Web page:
The claimant provided claims handling services to the defendant insurer pursuant to a Claims Management Delegated Authority Agreement ("the Agreement"). The Agreement provided that the insurer could carry out audits from time to time. After a series of satisfactory audits, the insurer requested an urgent review of every open file being handled by the claimant (of which there were a very large number). Batches of files were sent to the insurer's lawyers but eventually the claimant refused to provide a further 1,500 files without a further meeting with the insurer. The insurer alleged that that refusal, together with alleged defects in the way the claims were being handled, amounted to a repudiatory breach of the Agreement. Various issues fell to be decided by the judge (although at this stage he was not required to decide whether the claims had in fact been handled negligently). Males J held as follows:

  1. The claimant had been under no obligation to send files off-site to the insurer's lawyers. All the claimant's files were paper files (there were no electronic files) and hence the requirement to send these off-site was significantly disruptive to the claimant's business. The judge said that this was a "legitimate consideration" when construing the terms of the Agreement.
    Clause 13 of the Agreement provided that the insurer had the right to examine the claimant's "books and records" at the claimant's premises during business hours. The judge held that this meant the paper claims files and not just (as the insurer claimed) the claimant's own records. Clause 12 of the Agreement provided that "all data" held by the claimant was the property of the insurer and that the insurer had "unrestricted access" to that data. The judge held that that even if that meant ownership of the files themselves (which he did not think was the case), that did not entitle the insurer to insist that the files be sent away from the claimant's premises. Instead, the insurer would have unrestricted access at the claimant's premises.
  2. Even if the claimant had been obliged to send the files off-site, a refusal to do so would not have been repudiatory. Although a refusal to permit any audits at all would be a serious matter, there had been no outright refusal here and the claimant had offered unrestricted access to the files at its premises. The insurer argued that the cumulative effect of the refusal and the alleged defective performance of the claimant's duties amounted to a repudiation. The judge held that although it is in theory possible that the cumulative effect of breaches which individually are not repudiatory may satisfy the test for repudiation, that argument did not arise here as the refusal to send files off-site was not a breach at all.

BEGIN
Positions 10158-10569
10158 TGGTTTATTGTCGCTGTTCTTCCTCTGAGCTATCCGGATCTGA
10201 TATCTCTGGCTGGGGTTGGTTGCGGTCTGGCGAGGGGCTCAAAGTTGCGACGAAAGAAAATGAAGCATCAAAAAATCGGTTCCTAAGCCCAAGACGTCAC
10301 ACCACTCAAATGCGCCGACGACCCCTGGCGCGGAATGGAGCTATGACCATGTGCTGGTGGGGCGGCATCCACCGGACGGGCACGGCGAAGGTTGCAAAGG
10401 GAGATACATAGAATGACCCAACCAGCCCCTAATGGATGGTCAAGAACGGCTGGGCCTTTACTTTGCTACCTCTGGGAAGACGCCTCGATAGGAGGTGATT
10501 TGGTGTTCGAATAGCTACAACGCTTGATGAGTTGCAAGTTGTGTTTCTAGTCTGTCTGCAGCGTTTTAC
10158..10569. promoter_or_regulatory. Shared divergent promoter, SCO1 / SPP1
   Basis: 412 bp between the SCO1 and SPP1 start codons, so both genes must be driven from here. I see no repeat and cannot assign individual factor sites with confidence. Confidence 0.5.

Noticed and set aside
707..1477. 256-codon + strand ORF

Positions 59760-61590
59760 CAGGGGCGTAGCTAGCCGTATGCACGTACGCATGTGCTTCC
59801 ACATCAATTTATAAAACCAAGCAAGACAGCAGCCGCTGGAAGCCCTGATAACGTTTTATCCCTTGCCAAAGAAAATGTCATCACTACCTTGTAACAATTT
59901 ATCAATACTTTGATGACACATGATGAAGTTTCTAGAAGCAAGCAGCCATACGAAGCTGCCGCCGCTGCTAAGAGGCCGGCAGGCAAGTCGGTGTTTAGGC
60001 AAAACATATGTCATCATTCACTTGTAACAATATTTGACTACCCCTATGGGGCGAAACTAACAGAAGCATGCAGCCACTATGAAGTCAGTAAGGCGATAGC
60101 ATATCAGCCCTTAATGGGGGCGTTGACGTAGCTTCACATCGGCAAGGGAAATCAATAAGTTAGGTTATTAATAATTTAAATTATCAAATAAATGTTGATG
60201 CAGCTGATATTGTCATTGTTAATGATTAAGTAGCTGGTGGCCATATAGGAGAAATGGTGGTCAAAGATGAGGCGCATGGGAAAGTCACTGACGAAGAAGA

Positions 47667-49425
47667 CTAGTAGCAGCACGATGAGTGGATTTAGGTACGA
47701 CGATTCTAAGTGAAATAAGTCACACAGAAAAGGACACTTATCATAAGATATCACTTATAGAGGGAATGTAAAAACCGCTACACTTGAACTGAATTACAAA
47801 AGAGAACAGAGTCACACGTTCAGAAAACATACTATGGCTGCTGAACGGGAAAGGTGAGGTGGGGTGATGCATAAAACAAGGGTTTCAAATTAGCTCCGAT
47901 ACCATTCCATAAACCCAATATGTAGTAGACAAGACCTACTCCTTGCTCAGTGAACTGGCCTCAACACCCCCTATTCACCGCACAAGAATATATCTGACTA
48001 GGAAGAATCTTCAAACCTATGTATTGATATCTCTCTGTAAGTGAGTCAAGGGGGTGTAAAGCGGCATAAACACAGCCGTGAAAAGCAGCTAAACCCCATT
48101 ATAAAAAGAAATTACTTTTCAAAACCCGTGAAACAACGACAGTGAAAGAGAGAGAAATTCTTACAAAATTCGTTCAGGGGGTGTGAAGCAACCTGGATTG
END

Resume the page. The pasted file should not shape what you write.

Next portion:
3. The judge held that the allegations against the claimant, if true, would be capable of amounting to a repudiatory breach of the Agreement. These allegations related to various issues which are of key importance to insurers eg the need to reserve accurately (without creating an unduly adverse view of the insurer's solvency), the need to close dormant files appropriately, the need to avoid overspending on claims, as well as the desirability of an early settlement (because of FCA requirements and to avoid incurring greater costs). However, the claimant sought to raise the following arguments:
    1. It referred to the fact that the insurer did not originally rely on an allegation of defective performance as a ground for termination. Although parties can subsequently raise arguments justifying a refusal to perform a contract (provided that that justification existed at the time of the refusal), that general rule will not apply "if the point taken is one which if taken could have been put right" (see Heisler v Anglo-Dal [1954]). Males J held that the Heisler qualification applies only to anticipatory breaches, though, and not to breaches which (as, allegedly, was the case here) have already occurred. In any event, the claimant had been vague as to how the breaches could have been remedied going forward: "in my judgment, there must be at least a real prospect, as distinct from a merely theoretical or fanciful possibility, of the necessary correction being made".
    2. Reference was also made to terms in the Agreement providing for termination in the event of a "material breach", which the claimant argued applied here. That argument was also rejected by the judge: "Termination for material breach and for repudiation are separate matters even if there is some overlap between them. The criteria for repudiation are demanding but, if they are satisfied so that the effect of a breach is to deprive [the insurer] of substantially the whole benefit of the contract, there is no reason why it should not treat the contract as discharged". Accordingly, an agreement that the Agreement could only be terminated following a material breach if sufficient notice was given did not impact on the insurer's right terminate for repudiatory breach of the contract.

Accordingly, the claimant's arguments on this point failed.

  1. A further issue in the case was whether the Agreement had been varied by an exchange of emails between the parties. The judge held that, on the facts, and viewed objectively, they had agreed to be bound by the exchange, even though they also contemplated that the agreement would be recorded later on in a formal contract. However, applying the recent Supreme Court decision of Marks & Spencer v BNP Paribas (see Weekly Update 45/15) on implied terms, he rejected an argument that the parties had varied the Agreement to include an implied term that the insurer would continue to pass claims to the claimant. Such a term was neither necessary nor obvious and the amended contract worked perfectly well without it.